Putin under pressure – and replacement ‘could be worse’

Wagner's Prigozhin is 'getting ambitious' says Soldatov

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Vladimir Putin’s failure to bring Ukraine to heel since he ordered his invasion in February has placed him under increasing pressure with rivals already jockeying for position, a UK-based expert has said. But Ed Arnold warned those hoping to topple the Russian President that whoever replace him could be “even worse” – and would likely adopt an even more hardline approach.

The Royal United Services Institute (RUSI) Research Fellow was speaking at the start of a year in which the future is uncertain for all concerned, with Ukraine relentlessly battered by Russian airstrikes, Russia facing increasing economic hardship as a result of Western sanctions, and 70-year-old Putin’s future far from guaranteed.

Mr Arnold cautioned Ukraine President Volodymyr Zelensky against pushing to reclaim Crimea too soon, warning any move to do so risked “escalation”.

He told Express.co.uk: “If there was no fear of escalation, especially in the West, then this would actually be, I think, quite easy for the Ukrainians.

“And that’s one of the things we could see in 2023, far more pressure on Putin from ultra-nationalists and people who are to the right of him.

“If the military situation gets worse for Russia on the ground there will be far more people saying ‘you need to step up here, you need to put everything into this, you need to use harsher methods, you need to break the Ukrainian will to fight’.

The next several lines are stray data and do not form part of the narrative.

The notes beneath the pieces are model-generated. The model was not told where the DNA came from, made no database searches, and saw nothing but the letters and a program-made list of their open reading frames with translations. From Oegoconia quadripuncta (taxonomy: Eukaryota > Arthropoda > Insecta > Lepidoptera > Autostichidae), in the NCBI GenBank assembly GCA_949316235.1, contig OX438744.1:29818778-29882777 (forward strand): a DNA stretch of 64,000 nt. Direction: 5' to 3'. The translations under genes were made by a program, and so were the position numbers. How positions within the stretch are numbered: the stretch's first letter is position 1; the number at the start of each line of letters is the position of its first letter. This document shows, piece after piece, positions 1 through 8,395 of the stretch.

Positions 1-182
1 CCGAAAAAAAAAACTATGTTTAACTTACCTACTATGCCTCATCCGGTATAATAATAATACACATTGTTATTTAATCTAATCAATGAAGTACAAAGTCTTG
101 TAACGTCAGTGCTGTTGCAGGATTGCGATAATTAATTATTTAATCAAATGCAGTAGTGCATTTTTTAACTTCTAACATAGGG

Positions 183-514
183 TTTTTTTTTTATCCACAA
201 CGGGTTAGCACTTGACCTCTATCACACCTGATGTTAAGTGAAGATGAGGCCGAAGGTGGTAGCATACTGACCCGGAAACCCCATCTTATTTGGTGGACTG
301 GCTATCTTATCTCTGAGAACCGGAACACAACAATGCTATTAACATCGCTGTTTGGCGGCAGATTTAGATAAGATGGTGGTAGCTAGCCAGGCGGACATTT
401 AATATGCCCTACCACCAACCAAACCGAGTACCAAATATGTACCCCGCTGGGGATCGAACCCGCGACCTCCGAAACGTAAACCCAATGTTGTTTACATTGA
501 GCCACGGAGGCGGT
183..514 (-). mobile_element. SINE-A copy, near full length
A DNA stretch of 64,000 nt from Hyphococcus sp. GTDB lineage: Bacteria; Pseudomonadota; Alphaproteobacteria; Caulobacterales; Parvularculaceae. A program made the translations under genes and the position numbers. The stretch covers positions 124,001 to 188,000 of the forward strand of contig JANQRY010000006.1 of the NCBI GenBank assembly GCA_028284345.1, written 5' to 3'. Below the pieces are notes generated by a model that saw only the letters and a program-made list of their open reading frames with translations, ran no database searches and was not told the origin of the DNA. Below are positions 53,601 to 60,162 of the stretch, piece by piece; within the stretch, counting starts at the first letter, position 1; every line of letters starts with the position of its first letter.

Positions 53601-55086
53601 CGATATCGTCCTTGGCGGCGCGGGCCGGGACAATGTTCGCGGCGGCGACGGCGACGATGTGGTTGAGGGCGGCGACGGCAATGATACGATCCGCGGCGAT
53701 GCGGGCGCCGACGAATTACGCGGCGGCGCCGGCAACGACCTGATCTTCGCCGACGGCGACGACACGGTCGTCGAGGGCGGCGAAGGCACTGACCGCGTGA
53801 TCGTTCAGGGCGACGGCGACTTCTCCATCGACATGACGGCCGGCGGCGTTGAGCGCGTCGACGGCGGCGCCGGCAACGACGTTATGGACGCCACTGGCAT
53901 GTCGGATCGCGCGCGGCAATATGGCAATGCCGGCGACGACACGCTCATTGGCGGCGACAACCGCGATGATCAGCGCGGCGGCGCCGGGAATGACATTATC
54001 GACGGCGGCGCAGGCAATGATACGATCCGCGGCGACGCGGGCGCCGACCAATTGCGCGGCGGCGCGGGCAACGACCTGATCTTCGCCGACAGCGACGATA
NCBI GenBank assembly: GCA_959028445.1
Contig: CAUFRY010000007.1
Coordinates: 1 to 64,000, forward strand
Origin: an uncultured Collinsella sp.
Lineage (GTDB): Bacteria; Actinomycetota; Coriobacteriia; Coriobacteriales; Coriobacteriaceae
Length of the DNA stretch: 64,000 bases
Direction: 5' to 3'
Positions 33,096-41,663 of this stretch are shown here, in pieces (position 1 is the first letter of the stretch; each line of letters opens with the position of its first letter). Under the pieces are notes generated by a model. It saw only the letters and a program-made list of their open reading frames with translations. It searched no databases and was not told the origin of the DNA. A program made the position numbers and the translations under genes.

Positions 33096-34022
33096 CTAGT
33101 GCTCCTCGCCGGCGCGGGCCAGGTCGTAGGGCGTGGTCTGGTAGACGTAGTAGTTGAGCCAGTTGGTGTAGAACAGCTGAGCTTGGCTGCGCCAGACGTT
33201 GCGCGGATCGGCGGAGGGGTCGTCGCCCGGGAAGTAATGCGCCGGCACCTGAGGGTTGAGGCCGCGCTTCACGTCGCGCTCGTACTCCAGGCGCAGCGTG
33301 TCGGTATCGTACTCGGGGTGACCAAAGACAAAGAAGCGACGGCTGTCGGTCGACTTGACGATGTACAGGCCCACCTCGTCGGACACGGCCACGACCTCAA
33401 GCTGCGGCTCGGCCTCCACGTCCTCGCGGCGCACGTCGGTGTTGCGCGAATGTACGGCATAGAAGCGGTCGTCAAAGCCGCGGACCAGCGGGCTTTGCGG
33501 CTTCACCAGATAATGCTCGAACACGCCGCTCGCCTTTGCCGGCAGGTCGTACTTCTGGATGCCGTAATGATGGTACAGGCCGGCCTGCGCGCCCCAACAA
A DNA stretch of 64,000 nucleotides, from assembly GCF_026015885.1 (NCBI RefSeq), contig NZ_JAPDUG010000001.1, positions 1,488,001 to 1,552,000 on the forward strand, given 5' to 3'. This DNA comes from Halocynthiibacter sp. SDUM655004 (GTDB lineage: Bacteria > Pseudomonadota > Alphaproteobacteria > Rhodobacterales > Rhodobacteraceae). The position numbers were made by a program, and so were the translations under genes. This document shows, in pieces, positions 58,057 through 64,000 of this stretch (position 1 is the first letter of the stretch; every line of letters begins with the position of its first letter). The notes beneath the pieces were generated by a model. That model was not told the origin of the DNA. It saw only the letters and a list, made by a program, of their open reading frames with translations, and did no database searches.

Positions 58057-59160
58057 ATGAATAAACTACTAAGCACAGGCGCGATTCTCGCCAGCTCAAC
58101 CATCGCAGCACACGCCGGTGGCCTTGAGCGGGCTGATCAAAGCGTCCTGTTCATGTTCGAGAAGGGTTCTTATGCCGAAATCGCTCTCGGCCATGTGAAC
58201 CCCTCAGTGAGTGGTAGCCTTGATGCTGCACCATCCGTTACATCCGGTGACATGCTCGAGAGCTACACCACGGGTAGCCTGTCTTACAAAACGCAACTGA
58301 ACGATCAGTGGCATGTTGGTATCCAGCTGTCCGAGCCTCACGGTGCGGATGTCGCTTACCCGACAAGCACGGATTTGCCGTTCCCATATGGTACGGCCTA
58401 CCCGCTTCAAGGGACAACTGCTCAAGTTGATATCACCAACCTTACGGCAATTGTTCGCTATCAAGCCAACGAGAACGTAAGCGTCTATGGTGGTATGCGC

“I don’t think his leadership’s going anywhere anytime soon but that’s where the pressure will come from.

“The pressure will be for Putin to do far more in Ukraine that he has committed to at the moment.”

Any hopes of Putin being ousted and replaced with a democratically elected leader friendly to the West were entirely unrealistic, Mr Arnold stressed.

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He explained: “I think what would immediately come after Putin would be worse.

“It could it could theoretically get better over time. But it’s not a sort of liberal left who are coalescing together to say this is wrong, we shouldn’t have done it, we need to fix this.

“That’s not what is happening.

“What is happening is Igor Girkin, who led the operation in the Donbas in 2014, it’s Chechen leader Ramzan Kadyrov, it’s Yevgeny Prigozhin, the leader of the Wagner Group.

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“It’s these people who are actually the prominent speakers saying Russia needs to do more here.”

Referring to the rise of Putin himself, Mr Arnold added: “I think the West needs to really look at the post-Cold War period, between the Cold War and the rise of Putin in his early phases to say, ‘Well, what do we get right? What did we get wrong?’

“Russia is always going to be this perennial problem for European security but it doesn’t get fixed with Putin going, it’s not actually something that you might want at this stage.

“Putin is less unpredictable than others might be.”

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